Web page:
Bare-knuckle boxing (also bare-knuckle for short or fisticuffs) is the original, now rather antiquated form of boxing, more closely-related to ancient combat sports. It involves two individuals fighting without any gloves or other form of padding on their hands.
The practice of Pygme Pyx (Greek bare knuckle boxing) dates back to Ancient Greece. It is difficult to demonstrate a linear historical connection between the ancient Greek version of the sport and the revival of boxing in England (see below) but a documented, continual tradition of bare-fist fighting was present in Italy from 200-1800 A.D.
Specific standards for bare-fisted fighting began to form in the mid-18th century when Jack Broughton began to apply rules to make contests both safer and fairer. These rules dictated that a round ended when a fighter took a knee or was knocked down and failed to rise before the thirty count. There was no time limit, so the actual fight ended when a fighter could not get up before the count of ten or was unable to present himself to his opponent for the next round under his own power after thirty seconds of recovery. This was how a majority of these massive bouts ended. At the height of bare-knuckle's popularity in the mid-19th century, nightly fights lasting sixty to one hundred rounds or more were not uncommon.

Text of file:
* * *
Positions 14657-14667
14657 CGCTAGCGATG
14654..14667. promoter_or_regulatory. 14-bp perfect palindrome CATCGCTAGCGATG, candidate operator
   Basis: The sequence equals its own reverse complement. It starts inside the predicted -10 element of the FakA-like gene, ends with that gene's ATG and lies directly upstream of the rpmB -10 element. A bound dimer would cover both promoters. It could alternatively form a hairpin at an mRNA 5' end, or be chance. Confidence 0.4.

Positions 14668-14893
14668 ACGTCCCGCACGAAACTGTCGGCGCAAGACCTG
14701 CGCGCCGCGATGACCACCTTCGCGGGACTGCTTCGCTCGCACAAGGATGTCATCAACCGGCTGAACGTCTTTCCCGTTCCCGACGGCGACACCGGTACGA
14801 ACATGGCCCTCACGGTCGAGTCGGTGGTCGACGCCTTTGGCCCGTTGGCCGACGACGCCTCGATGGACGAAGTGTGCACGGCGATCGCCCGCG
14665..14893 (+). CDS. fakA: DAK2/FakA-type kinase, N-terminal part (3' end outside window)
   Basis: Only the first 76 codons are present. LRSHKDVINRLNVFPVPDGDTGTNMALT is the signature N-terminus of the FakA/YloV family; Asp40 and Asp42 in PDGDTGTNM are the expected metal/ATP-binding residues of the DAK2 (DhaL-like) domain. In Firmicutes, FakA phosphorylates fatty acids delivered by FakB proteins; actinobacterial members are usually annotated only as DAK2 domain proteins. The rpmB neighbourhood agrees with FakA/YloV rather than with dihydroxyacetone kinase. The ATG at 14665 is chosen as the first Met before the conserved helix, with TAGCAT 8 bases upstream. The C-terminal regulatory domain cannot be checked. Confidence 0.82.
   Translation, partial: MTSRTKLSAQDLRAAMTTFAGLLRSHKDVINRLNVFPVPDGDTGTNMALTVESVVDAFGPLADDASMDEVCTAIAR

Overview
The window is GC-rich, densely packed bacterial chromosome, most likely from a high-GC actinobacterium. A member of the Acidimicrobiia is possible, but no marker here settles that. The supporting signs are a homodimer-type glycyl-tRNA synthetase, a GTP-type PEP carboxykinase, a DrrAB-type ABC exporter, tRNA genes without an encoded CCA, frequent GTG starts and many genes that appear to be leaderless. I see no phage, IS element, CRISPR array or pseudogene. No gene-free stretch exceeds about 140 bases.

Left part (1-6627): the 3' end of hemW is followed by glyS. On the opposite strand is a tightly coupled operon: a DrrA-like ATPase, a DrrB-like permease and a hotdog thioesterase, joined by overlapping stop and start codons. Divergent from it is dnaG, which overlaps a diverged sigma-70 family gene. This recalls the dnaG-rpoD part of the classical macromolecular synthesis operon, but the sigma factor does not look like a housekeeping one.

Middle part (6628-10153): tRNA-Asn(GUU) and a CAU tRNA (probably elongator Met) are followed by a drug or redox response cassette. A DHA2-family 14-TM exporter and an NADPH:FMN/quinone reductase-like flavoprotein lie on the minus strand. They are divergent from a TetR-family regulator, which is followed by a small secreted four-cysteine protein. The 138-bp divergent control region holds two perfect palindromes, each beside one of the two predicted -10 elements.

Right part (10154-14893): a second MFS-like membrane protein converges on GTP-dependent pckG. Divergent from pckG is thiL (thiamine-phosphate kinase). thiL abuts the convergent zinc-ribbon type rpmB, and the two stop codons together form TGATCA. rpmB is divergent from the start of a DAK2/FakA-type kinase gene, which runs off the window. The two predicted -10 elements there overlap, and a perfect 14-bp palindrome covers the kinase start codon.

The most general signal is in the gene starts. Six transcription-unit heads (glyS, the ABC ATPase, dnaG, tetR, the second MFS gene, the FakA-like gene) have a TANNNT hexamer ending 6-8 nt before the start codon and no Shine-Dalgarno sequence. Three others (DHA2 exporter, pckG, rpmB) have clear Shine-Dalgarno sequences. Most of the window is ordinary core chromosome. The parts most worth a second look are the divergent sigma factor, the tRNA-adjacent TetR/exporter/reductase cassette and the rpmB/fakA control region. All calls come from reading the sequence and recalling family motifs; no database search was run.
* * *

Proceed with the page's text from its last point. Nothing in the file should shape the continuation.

By the 20th century, the practice had all but disappeared, replaced by its much more regulated descendant, modern gloved boxing. However, some underground bare-knuckle clubs still exist. Many small venues appeared in the late 1990s and early 2000s; Many people cite the movie Fight Club as inspiration for this.
Get free downloads for Internet Explorer 7, including recommended updates as they become available. To download Internet Explorer 7 in the language of your choice, please visit the Internet Explorer 7 worldwide page.